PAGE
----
Jurors received a crash course in bear behavior Wednesday as prosecutors sought to punch holes in defense attorneys’ suggestion that Dylan Redwine, 13, may have died in an animal attack rather than at the hands of his father on Nov. 19, 2012, in the Vallecito area.
Heather Johnson, a wildlife biologist who studied bear behavior from 2011 to 2017 in the Durango area, testified about bear attacks and hibernation patterns on the eighth day of a murder trial for Mark Redwine, the boy’s father.
Redwine is charged with second-degree murder and child abuse resulting in death. He has pleaded not guilty.
An animal attack in the Vallecito region near Redwine’s home in November would be “highly unlikely,” Johnson said. Most bears were in hibernation by that time, and there was no human trash that would have attracted a bear to the area, she testified.
“They are not looking for food that late in the season,” she said. “We don’t have bear conflicts in November, generally.”
Large prey, like a small child, would not be a primary food source for large animals like bears and mountain lions, Johnson said. But fawns and elk are common prey in spring and summer, she said.
There have been only four fatal wild bear attacks since 1900 in Colorado, including one attack in April 2021, she said. There have been two deaths by a mountain lion in Colorado, Johnson said, both in the 1990s. Most attacks, if any, occur in the summer months, she said.
Additionally, mountain lions and bears would not pick up human remains or small items like trash and move them long distances, Johnson said. However, coyotes sometimes eat prey that is already dead and move items over distances, she said.
Dylan’s remains and personal possessions found on Middle Mountain Road were separated by more than 5 miles, and prosecutors wanted to show the high improbability for an animal to complete that task.
The wildlife testimony came after several witnesses testified about finding Dylan’s remains. The first of those remains were found in June 2013, when investigators found a shoe and other items belonging to the boy. Soon after, they found bones and more clothing.
In November 2015, a married couple hiking off-trail in the wilderness area northeast of Vallecito Reservoir came across something law enforcement had been looking for for nearly three years: Dylan Redwine’s skull.
Tonya Golbricht, a supporting investigator in the death investigation, testified that Daniel and Leigha Foster found the skull 5 miles from where his first remains were found in June 2013.
Leigha Foster testified that her husband picked up the skull first and said, “‘Hey, honey, what do you think this is?’”
“I immediately knew it was a skull,” Leigha said. But her husband was skeptical, she said.
“I just thought it looked neat,” Daniel Foster said.
Daniel testified the area looked like an “animal den.” He said there were no other bones in the area, but animal fur was stuck to surrounding trees and shrubs.
Daniel Foster eventually set down the skull within a foot of where he had found it. There was no clear damage to the skull when they found it, and no damage was done by them to the skull, Leigha testified. Daniel dropped the skull “from knee-length” in a shallow stream, he told the jury.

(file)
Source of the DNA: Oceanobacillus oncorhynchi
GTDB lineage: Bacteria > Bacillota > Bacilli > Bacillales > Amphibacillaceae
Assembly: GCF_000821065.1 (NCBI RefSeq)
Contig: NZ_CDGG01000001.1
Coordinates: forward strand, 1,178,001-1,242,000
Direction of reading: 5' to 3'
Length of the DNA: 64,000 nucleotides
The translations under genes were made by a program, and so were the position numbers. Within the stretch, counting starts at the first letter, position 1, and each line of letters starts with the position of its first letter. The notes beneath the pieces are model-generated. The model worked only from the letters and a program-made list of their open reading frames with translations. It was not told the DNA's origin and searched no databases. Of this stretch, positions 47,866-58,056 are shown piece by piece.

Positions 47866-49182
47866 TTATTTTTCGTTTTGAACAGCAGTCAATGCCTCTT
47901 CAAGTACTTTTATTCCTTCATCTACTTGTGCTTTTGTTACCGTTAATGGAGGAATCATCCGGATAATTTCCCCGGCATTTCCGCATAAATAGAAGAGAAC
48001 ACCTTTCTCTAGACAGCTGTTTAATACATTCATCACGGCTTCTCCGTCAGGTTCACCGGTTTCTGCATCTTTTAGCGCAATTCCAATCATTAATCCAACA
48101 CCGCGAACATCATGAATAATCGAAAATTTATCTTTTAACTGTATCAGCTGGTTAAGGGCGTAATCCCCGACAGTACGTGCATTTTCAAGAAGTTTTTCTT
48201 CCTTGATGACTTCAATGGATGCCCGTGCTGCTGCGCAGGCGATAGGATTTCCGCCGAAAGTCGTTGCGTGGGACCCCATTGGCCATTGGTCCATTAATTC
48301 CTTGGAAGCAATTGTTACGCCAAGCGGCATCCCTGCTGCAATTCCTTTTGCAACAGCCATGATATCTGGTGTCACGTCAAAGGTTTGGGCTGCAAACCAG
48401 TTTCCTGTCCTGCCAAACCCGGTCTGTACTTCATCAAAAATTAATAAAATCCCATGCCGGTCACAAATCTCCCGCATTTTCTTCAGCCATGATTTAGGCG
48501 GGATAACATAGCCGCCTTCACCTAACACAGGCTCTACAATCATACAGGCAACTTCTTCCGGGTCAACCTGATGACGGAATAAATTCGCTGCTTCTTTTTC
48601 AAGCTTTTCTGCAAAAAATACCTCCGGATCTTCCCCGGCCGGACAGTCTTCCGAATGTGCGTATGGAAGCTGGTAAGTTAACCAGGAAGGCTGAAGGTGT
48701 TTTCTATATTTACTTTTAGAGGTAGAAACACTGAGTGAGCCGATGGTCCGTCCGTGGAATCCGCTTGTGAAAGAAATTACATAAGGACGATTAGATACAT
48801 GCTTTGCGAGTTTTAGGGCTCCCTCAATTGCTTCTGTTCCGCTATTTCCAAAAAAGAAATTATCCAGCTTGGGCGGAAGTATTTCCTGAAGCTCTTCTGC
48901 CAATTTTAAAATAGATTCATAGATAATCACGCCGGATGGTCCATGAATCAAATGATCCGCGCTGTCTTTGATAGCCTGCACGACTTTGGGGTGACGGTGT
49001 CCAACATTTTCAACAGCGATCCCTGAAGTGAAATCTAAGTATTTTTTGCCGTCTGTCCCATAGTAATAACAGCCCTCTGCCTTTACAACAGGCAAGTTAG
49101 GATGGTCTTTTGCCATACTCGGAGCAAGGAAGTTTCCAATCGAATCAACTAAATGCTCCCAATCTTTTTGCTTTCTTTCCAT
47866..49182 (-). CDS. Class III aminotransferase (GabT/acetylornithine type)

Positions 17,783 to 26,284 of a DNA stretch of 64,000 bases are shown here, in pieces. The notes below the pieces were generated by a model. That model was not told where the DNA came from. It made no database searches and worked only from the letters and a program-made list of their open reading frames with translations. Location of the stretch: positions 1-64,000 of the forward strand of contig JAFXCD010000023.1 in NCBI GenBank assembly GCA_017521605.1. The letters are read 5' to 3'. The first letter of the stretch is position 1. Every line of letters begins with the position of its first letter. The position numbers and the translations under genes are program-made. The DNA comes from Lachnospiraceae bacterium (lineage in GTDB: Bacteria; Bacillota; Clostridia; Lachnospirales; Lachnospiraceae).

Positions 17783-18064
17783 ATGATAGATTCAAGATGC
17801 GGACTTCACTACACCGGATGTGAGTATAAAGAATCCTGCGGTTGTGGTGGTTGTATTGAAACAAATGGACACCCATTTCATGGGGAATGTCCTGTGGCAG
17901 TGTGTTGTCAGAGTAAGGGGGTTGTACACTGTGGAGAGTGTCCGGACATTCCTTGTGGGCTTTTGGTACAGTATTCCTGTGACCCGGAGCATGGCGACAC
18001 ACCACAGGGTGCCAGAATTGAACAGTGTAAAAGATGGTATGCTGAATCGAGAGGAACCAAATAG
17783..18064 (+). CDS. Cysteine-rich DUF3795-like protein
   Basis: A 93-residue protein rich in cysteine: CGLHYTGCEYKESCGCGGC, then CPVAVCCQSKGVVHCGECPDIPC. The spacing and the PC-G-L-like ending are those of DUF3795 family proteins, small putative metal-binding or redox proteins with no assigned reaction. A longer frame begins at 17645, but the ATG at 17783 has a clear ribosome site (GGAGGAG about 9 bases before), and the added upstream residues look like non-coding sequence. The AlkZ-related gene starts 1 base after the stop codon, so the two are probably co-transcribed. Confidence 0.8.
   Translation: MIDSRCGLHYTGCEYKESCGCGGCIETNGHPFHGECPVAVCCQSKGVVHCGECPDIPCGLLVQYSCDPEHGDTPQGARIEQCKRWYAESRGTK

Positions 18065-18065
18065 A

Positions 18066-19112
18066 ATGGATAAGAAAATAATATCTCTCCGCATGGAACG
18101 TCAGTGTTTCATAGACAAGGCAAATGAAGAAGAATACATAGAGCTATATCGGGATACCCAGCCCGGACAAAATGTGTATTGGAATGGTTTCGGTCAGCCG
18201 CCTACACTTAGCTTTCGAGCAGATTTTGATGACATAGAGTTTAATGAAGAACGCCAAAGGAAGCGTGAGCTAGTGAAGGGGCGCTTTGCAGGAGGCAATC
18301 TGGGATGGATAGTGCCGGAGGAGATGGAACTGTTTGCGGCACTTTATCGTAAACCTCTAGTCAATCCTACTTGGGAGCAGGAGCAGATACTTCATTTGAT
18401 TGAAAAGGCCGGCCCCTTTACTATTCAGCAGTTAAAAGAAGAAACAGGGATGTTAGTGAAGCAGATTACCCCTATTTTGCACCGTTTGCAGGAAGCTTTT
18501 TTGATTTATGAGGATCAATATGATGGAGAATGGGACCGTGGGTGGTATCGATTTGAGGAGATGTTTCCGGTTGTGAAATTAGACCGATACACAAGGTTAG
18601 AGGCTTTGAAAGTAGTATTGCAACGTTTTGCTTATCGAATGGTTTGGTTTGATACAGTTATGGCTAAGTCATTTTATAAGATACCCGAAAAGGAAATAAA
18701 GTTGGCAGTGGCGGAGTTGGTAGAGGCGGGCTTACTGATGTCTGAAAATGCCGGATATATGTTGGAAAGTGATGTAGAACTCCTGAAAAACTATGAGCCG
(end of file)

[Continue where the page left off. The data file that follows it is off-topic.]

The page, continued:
The Fosters continued their hike, but after returning home a neighbor gave Leigha Foster a phone number for the police so she could report the found skull. Leigha and Daniel met investigator Golbricht the next day, and together they went to relocate the skull.
It took two full days to find the skull with the help of the Fosters, Golbricht said. During the process, Golbricht grew frustrated, she said.
“I was starting to question whether or not she did in fact find a human skull,” Golbricht said.
Eventually, Golbricht said the search team found the skull after the husband tripped when crossing over a drainage stream on Nov. 3, 2015.
“His foot went in the water, and he stumbled and then he found the skull, and he picked it up,” Golbricht said. “When he picked it up, he raised it over his head.”
Daniel said he picked up the skull and said, “I found it.”
A defense lawyer asked Leigha Foster if it was true that Golbricht said, “I can’t wait to see the look on his face,” upon finding the skull. Leigha said, “Yes,” but it was unclear who she was referring to with the word “he.”
Golbricht said she quickly took the skull from Daniel and gently set it down, being mindful of the fragility of the evidence. There was no forensic excavation of the area before the skull was removed because it was about to snow, she said.
In a different line of questioning, Golbricht was asked about her interactions with Mark Redwine.
She said Redwine voluntarily turned over a fishing pole July 16, 2014, that law enforcement and rescue workers had searched for since Dylan’s disappearance more than a year earlier. When Dylan went missing on Nov.19, 2012, Redwine said Dylan may have gone fishing – a frequent hobby of his.
Golbricht carried out a search warrant of Redwine’s white Dodge truck and luggage in the vehicle in March 2014 where she found Dylan’s debit card and itinerary from the trip to Vallecito.
Redwine had previously told investigators he had no items belonging to Dylan, Golbricht said.
On Aug. 14, 2013, a warrant was served at Redwine’s home where several items were seized, she said. The septic tank at the Vallecito home was searched in February 2014 where nothing of evidentiary value was found, she said.
Golbricht recalled a tip that law enforcement received in August 2016 reporting that Redwine was seen throwing away multiple items in a dumpster off County Road 223, between Elmore’s Corner and Bayfield, north of U.S. Highway 160. She went to the scene and found multiple pictures of Dylan and Elaine Hall in the trash, she testified.
Kaela Roeder is an intern for The Durango Herald and The Journal in Cortez and a 2021 graduate of American University in Washington, D.C.